[0019] Referring to Figs. 1 and 2, the system and method first calculates a position 150 in a programmable logic control (PLC) 152, as performed in most tracker systems. The system then sends a prompt to move the tracker 154, if necessary. If the tracker is in a correct position and does not need to be moved 156 the system reverts to calculate position 150 mode. This information is conveyed to a remote Supervisory Control And Data Acquisition (SCADA) 180, via an onboard controller 17. SCADA 180 provides communication to and from one or more tracker systems via typical communication networks 19. If the tracker requires movement 158, a prompt is sent to tracker motor 14 to move the tracker. Tracker position feedback 160 is provided from tracker motor 14 and a determination as to whether the tracker is moving 162, via a movement sensor 21. If the tracker is moving 164, the system is operating normally and the system feeds back to calculate position 150 mode. If the tracker is not moving 166, the system enters into obstruction clearing mode 1 (OCM1) 168 and PLC 152 sends a signal to SCADA 180. OCM1 168 is typically a high frequency attempt to move the tracker for a predetermined amount of time by prompting 170 tracker motor 14 and sending a signal to calculate position 150. For example, this can be once per minute for a thirty minute period of time. The frequency and the time period are fully adjustable by a user. OCM1 168 is typically sufficient to compensate for a momentary wind event or a temporary obstruction. If the tracker moves as instructed during the OCM1 period, the tracker is operating in a normal fashion again and reported 172 to SCADA 180 and to calculate position 150.

    [0020] After the predetermined amount of time is exhausted in OCM1 168 mode and there is still a no movement condition, a prompt 174 is provided and the system enters an obstruction clearing mode 2 (OCM2) 176 via a message from SCADA 180. OCM2 176 is typically a lower frequency attempt to move the tracker, for example once every twenty minutes, for a longer period of time, for example two weeks. Again, the frequency and time period are fully adjustable by the user. OCM2 176 is designed for longer term obstruction events, such as a lingering snow storm. If during OCM2 176 time period, the tracker begins movement, this is reported 178 to SCADA 180 and to calculate position 150 and the system operates in a normal fashion. If after the OCM2 time period and no movement of the tracker are measured, the system ceases all movement attempts and reports to SCADA 180 that a malfunction condition exists and maintenance crew can be dispatched to the site.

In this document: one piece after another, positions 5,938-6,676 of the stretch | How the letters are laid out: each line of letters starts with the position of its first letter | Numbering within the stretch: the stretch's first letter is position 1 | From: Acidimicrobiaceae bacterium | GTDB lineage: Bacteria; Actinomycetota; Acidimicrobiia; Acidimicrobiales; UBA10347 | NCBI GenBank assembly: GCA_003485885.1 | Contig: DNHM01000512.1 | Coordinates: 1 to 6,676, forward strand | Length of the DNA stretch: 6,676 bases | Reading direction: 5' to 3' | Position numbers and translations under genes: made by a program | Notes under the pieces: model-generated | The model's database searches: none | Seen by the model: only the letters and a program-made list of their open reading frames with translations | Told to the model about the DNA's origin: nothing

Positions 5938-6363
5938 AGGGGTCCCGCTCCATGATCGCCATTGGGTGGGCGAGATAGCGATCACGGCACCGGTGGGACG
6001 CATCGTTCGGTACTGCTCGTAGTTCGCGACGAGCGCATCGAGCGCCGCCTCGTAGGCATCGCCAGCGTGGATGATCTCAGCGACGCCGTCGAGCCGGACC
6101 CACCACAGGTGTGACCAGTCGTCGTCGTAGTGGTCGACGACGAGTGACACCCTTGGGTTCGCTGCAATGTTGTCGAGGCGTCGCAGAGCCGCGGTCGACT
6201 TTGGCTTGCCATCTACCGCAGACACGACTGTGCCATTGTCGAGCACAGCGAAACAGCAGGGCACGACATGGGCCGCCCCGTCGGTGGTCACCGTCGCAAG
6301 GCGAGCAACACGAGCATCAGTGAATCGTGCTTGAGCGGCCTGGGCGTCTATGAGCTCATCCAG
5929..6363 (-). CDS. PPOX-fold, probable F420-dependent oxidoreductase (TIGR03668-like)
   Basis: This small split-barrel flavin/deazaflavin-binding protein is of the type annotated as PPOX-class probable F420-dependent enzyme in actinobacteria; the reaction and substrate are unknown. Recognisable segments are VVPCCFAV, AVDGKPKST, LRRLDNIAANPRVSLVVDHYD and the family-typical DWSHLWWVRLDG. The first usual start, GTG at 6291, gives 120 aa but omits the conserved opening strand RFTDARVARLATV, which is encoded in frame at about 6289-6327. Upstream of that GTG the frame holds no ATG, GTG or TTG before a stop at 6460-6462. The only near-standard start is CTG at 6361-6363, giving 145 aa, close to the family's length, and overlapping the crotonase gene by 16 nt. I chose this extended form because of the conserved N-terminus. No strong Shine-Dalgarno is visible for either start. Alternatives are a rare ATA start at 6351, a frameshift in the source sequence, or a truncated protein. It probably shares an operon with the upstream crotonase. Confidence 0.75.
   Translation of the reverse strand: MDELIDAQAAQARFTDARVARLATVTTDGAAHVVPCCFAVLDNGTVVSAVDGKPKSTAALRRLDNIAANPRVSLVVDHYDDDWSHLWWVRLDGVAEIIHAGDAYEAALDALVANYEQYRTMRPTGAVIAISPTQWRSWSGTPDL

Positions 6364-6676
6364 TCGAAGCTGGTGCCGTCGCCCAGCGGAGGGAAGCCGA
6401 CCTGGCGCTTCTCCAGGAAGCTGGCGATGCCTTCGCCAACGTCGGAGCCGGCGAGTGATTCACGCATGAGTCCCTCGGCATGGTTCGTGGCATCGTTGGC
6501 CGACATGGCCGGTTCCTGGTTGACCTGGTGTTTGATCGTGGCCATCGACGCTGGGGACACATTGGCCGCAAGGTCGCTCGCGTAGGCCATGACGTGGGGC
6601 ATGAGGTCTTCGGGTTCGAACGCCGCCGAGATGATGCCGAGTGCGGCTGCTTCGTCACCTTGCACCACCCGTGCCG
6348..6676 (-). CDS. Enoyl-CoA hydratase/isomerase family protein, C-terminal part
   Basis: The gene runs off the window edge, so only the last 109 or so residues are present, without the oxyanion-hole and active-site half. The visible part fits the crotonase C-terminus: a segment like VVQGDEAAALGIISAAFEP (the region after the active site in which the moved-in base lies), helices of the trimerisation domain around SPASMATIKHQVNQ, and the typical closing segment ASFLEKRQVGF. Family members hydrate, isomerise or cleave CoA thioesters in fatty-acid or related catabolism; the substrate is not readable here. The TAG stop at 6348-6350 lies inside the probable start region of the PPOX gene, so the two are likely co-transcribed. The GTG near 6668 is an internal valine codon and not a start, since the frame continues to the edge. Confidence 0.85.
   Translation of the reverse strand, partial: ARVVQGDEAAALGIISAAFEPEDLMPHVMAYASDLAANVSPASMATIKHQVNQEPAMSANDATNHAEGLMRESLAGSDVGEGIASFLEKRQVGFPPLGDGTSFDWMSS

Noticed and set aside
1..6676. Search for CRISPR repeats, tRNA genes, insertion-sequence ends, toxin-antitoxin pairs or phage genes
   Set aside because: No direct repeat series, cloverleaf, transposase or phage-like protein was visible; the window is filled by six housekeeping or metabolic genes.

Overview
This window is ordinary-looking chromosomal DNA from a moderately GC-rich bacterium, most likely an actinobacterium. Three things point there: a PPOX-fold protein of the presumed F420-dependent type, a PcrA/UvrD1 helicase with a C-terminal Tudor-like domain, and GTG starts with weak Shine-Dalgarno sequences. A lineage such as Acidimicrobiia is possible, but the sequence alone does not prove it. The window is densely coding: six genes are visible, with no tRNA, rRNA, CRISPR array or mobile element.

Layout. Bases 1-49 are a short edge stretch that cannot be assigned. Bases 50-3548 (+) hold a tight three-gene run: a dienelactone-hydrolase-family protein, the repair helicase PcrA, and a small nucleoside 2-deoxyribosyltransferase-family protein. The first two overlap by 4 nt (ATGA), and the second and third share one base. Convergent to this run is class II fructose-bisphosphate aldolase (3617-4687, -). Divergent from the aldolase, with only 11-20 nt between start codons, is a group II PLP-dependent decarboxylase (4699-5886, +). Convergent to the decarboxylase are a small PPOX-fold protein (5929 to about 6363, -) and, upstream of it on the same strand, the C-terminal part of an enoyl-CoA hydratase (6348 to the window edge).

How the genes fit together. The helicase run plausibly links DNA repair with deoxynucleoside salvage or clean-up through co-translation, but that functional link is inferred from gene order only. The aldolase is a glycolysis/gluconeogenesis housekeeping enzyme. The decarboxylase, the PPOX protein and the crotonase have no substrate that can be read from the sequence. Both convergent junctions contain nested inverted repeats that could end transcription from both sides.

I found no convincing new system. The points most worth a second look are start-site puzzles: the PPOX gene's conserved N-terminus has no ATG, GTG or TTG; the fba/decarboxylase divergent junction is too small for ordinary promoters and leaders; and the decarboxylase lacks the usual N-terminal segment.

[0021] Although this description referred to PV modules, the presently claimed invention can also be used to track solar heat collectors, building shade systems, sunlight exposure testing of materials, and other systems that require tracking of the sun.

    [0022] Although the claimed invention has been described in detail with particular reference to these preferred embodiments, other embodiments can achieve the same results. Variations and modifications of the presently claimed invention will be obvious to those skilled in the art and it is intended to cover in the appended claims all such modifications and equivalents.


    Claims

    1. A method of adjusting a duration and frequency of obstruction clearing modes to a motor of a linked tracker system for driving a plurality of individual solar tracker assemblies with the motor, the method comprising the steps of: